Government to Establish Interdepartmental Working Group to examine the rising cost of health-related claims

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Stephen Donnelly
Stephen Donnelly

Health Minister, Stephen Donnelly, has set up an Interdepartmental Working Group “to examine the rising cost of health-related claims and consider mechanisms to reduce costs.”

Membership of the Group, which is chaired independently by Dr Rhona Mahony, Consultant Obstetrician and Specialist in Fetal Medicine at the National Maternity Hospital Dublin, is from across key Government Departments and Agencies.

The Department of Health said the Group would examine the rising cost of clinical negligence claims in the health system, with a particular focus on high value claims, and identify measures that could be put in place to reduce future costs.

“The Group’s considerations will include developing a plan to implement risk management and other initiatives to reduce the occurrence of adverse incidents and to recommend measures to address patient concerns following the occurrence of adverse incidents, taking into account measures suggested by Dr Scally in his final implementation review report.”

Minister Donnelly said, “The most effective way to manage the cost of claims against the HSE is to minimise incidents of avoidable harm. While the Department and the HSE work continuously to monitor and improve patient safety, reduce incidents of harm and to minimise risk, I am keen to take further action on this.” 

The Interdepartmental Working Group will examine the rising cost of clinical negligence claims in the health system, with a particular focus on high value claims, and identify measures that could be put in place to reduce future costs. The Department said that in particular, the Group would:

  1. Assess the reasons why costs of claims were continuing to rise.
  2. Develop a plan to implement risk management and other initiatives to reduce the occurrence of adverse incidents, particularly in the category of high value claims (over €4m), that could improve outcomes and reduce costs in the future (consider engagement with, inter alia, the National Neonatal Encephalopathy Action Group, which is a collaboration between SCA, NPSO and HSE and is examining strategies to mitigate risk relating to preventable birth injuries).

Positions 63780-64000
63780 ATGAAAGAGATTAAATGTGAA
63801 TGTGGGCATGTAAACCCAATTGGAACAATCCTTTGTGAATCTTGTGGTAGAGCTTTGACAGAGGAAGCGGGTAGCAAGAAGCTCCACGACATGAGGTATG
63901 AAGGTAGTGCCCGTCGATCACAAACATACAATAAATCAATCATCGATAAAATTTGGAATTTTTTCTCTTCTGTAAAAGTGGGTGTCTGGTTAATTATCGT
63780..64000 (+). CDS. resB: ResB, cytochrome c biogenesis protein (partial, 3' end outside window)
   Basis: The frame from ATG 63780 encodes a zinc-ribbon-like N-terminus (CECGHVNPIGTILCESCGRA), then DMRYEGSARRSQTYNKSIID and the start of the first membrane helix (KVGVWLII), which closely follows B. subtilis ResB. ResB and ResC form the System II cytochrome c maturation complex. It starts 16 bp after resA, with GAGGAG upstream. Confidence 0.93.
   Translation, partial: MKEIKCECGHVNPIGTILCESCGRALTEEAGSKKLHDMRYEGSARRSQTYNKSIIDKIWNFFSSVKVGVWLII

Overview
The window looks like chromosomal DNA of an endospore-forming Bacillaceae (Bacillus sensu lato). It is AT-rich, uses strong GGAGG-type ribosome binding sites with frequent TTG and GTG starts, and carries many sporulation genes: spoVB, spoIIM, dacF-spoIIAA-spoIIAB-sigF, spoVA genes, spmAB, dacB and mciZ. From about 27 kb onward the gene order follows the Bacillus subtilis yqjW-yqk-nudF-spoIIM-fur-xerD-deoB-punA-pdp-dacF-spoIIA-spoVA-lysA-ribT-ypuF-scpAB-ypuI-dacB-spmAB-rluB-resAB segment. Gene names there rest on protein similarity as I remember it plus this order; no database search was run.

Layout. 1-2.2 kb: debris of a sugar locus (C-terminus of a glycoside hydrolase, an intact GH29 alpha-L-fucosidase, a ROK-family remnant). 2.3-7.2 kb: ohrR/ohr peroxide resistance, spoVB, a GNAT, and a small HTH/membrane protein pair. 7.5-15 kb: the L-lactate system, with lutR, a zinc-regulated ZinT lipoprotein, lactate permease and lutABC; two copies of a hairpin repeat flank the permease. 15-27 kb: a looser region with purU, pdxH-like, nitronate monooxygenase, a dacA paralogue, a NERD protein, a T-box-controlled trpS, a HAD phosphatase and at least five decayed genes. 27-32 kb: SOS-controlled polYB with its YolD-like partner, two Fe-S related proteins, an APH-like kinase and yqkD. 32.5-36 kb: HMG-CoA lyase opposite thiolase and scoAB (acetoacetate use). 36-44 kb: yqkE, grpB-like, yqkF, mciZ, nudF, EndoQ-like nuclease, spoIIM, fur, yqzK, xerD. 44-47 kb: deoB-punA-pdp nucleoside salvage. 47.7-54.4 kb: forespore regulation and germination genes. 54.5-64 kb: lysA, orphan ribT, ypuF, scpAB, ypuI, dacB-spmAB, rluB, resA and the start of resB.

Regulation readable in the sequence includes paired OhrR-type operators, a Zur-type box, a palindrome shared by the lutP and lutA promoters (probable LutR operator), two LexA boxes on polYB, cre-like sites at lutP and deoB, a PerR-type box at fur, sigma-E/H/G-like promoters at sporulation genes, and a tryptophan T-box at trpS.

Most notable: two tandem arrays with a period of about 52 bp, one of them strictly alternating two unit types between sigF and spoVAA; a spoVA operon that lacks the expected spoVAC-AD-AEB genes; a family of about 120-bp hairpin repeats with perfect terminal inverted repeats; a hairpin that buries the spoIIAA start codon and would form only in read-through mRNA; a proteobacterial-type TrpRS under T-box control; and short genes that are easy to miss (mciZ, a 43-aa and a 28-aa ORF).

3. Recommend measures to address patient concerns following incidents, (e.g., disclosure procedures, trauma counselling, provision of supports) that will reduce the need for patients to initiate legal proceedings. In considering this, the group should give consideration to those measures suggested by Dr. Scally in his final implementation review report published in November 2022.
  4. Receive updates on the implementation of the recommendations set out in the Report of the “Expert Group to Review the Law of Torts and the Management of Clinical Negligence Claims” (the ‘Meenan Report’), and Civil Justice reform measures being undertaken in the Department of Justice where relevant to the issue of reducing the cost of HSE related claims and identify actions to accelerate these reforms and maximise their impact on health claims.
  5. Examine the health system’s involvement in the claims process, in particular its role in the provision of evidence/medical records in the course of discovery with a view to streamlining processes that could reduce the administrative cost of claims, including but not limited to legal costs.
  6. Consider the policy and health system approach to Mass claims, including examining whether there is scope for the Department/HSE to improve or standardise its approach when dealing with calls for redress and inquiries.

The Group will examine these issues only within the parameters set out in the Terms of Reference, as approved by Government.